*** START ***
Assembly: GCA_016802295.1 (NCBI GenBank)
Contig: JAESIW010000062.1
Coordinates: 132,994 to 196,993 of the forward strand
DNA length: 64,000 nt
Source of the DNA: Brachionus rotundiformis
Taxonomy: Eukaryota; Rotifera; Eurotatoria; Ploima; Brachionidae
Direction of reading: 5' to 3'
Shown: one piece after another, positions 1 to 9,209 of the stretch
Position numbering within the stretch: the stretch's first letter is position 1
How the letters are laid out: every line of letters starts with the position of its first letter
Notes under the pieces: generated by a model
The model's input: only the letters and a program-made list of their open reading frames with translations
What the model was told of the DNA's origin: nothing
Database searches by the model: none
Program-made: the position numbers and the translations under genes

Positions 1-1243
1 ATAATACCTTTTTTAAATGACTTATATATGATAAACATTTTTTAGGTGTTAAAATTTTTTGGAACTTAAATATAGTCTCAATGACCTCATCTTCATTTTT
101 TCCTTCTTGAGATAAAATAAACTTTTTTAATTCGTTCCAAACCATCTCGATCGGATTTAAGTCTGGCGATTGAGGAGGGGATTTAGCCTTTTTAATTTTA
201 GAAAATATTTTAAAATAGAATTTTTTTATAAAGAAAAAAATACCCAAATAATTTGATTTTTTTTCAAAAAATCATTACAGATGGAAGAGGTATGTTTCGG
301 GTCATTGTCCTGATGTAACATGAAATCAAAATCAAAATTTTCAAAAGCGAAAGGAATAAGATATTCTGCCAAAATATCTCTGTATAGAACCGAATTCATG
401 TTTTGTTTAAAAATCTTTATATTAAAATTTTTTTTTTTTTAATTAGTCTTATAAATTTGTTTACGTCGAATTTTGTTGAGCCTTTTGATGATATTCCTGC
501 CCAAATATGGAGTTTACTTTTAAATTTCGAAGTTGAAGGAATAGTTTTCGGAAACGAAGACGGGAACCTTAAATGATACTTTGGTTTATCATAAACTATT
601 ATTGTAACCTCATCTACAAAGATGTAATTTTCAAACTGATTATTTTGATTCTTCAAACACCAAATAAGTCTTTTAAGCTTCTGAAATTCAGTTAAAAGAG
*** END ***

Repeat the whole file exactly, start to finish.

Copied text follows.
Assembly: GCA_016802295.1 (NCBI GenBank)
Contig: JAESIW010000062.1
Coordinates: 132,994 to 196,993 of the forward strand
DNA length: 64,000 nt
Source of the DNA: Brachionus rotundiformis
Taxonomy: Eukaryota; Rotifera; Eurotatoria; Ploima; Brachionidae
Direction of reading: 5' to 3'
Shown: one piece after another, positions 1 to 9,209 of the stretch
Position numbering within the stretch: the stretch's first letter is position 1
How the letters are laid out: every line of letters starts with the position of its first letter
Notes under the pieces: generated by a model
The model's input: only the letters and a program-made list of their open reading frames with translations
What the model was told of the DNA's origin: nothing
Database searches by the model: none
Program-made: the position numbers and the translations under genes

Positions 1-1243
1 ATAATACCTTTTTTAAATGACTTATATATGATAAACATTTTTTAGGTGTTAAAATTTTTTGGAACTTAAATATAGTCTCAATGACCTCATCTTCATTTTT
101 TCCTTCTTGAGATAAAATAAACTTTTTTAATTCGTTCCAAACCATCTCGATCGGATTTAAGTCTGGCGATTGAGGAGGGGATTTAGCCTTTTTAATTTTA
201 GAAAATATTTTAAAATAGAATTTTTTTATAAAGAAAAAAATACCCAAATAATTTGATTTTTTTTCAAAAAATCATTACAGATGGAAGAGGTATGTTTCGG
301 GTCATTGTCCTGATGTAACATGAAATCAAAATCAAAATTTTCAAAAGCGAAAGGAATAAGATATTCTGCCAAAATATCTCTGTATAGAACCGAATTCATG
401 TTTTGTTTAAAAATCTTTATATTAAAATTTTTTTTTTTTTAATTAGTCTTATAAATTTGTTTACGTCGAATTTTGTTGAGCCTTTTGATGATATTCCTGC
501 CCAAATATGGAGTTTACTTTTAAATTTCGAAGTTGAAGGAATAGTTTTCGGAAACGAAGACGGGAACCTTAAATGATACTTTGGTTTATCATAAACTATT
601 ATTGTAACCTCATCTACAAAGATGTAATTTTCAAACTGATTATTTTGATTCTTCAAACACCAAATAAGTCTTTTAAGCTTCTGAAATTCAGTTAAAAGAG